The freedom from arbitrary and unlawful interference with one's privacy and correspondence is protected in international law, and applies to electronic communications.(4) A capricious, unjust or disproportionate interference would be "arbitrary," as would one that was for a purpose inimical to the protection of human rights more generally, such as inhibiting peaceful dissent. States may not randomly or freely intercept or monitor e-mail or Internet usage; in the narrow circumstances where surveillance can be justified, it must be subject to limitation and control to avoid infringing these rights. Moreover, the International Covenant on Civil and Political Rights requires states to act positively to protect individuals from such interference with privacy or correspondence on the part of third parties such as non-state actors.(5) Encryption, as a technology that protects communications and correspondence from arbitrary interference, should be lawful and accessible to individual users.

The Right to Communicate Anonymously

Free expression encompasses a right to communicate anonymously. Anonymity in communications is critical to the right to express political beliefs, and to seek and impart information without fear of retribution. Anonymity has served persons who wish to provide anonymous tips to journalists or "blow the whistle" on improprieties in their workplace, authors who wish to write under assumed names, and participants in sensitive discussions, such as an AIDS support group. The role of anonymous speech in fostering freedom of expression was eloquently defended thus:

Despite readers' curiosity and the public's interest in identifying the creator of a work of art, an author generally is free to decide whether or not to disclose her true identity. The decision in favor of anonymity may be motivated by fear of economic or official retaliation, by concern about social ostracism, or merely by a desire to preserve as much of one's privacy as possible. Whatever the motivation may be, at least in the field of literary endeavor, the interest in having anonymous works enter the marketplace of ideas unquestionably outweighs any public interest in requiring disclosure as a condition of entry.(6)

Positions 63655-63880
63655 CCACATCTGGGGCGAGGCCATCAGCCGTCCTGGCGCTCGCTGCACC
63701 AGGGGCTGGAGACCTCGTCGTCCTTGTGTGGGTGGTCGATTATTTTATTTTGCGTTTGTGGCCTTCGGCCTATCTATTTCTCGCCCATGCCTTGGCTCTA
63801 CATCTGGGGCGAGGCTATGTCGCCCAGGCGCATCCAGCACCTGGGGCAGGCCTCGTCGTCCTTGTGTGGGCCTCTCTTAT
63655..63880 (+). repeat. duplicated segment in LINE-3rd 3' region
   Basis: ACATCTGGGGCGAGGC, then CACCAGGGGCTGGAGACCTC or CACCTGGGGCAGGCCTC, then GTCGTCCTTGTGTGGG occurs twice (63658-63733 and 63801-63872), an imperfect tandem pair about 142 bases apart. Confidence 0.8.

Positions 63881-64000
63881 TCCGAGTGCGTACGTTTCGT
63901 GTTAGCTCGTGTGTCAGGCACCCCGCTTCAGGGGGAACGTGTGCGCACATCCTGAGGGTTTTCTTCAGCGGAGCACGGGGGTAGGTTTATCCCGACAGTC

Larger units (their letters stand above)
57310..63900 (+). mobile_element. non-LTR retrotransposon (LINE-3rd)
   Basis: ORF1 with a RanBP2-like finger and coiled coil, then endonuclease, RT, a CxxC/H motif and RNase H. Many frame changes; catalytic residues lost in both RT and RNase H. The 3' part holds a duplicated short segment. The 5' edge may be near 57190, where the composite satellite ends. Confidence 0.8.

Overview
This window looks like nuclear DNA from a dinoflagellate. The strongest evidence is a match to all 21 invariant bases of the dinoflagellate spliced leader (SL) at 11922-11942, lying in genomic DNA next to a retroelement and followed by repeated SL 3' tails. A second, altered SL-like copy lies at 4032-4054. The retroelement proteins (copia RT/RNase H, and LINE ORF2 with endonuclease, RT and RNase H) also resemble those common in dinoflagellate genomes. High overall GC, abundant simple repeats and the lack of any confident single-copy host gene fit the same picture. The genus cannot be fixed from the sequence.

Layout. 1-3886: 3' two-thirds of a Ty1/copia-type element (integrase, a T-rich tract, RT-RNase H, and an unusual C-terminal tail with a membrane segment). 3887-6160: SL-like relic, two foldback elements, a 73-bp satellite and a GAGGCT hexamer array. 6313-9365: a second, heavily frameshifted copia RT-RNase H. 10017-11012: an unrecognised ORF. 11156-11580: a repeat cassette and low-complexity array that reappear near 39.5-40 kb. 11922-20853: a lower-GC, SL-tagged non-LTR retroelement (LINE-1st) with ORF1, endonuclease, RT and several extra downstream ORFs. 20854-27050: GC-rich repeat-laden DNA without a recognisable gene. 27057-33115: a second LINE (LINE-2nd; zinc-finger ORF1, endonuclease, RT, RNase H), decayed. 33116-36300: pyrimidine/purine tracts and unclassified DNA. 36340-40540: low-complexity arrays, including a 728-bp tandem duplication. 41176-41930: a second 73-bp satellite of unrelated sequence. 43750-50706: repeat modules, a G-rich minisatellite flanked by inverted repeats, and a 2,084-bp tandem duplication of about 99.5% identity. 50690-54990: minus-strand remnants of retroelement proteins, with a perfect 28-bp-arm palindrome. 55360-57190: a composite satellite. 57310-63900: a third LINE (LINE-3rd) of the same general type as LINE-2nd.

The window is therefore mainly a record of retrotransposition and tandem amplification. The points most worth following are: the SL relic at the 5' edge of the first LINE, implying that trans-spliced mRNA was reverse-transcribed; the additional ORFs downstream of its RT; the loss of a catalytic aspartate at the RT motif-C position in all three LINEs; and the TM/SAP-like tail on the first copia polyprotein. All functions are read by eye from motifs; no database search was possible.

Encoding electronic communications ("encryption"(7)) is growing more commonplace, and indeed, is commonly recognized as essential to facilitating the growth of electronic commerce. "Strong" encryption software, that is, coding that is nearly impossible for third parties to decipher, is widely available now to individuals and businesses, where once it was solely used by governments. Encryption protects privacy of communications, but even more importantly, it enables the free expression of ideas and information, particularly where there has been a record of government surveillance and repression. By guaranteeing privacy of communications and authenticating the identity of communicators, encryption also enables free association between individuals in cyberspace, an important extension of a traditional right in the new circumstances of globalization.

While there are legitimate law enforcement concerns that must be taken into account in any national policy on encryption, there is no justification for either banning individual use of encryption or licensing users. Encryption should be viewed as a vehicle of expression like a language; the use of encryption alone should not subject an individual to criminal sanction, any more than should the use of Esperanto or Swahili to communicate.(8) Individuals should not be required to obtain authorization from the authorities in order to send or receive encrypted communications, nor should they be compelled to provide in advance to law enforcement authorities access to key recovery or other mechanisms that would permit the decoding of their communications. These are all over-broad policies that penalize law-abiding persons.

Assigning Liability for Online Content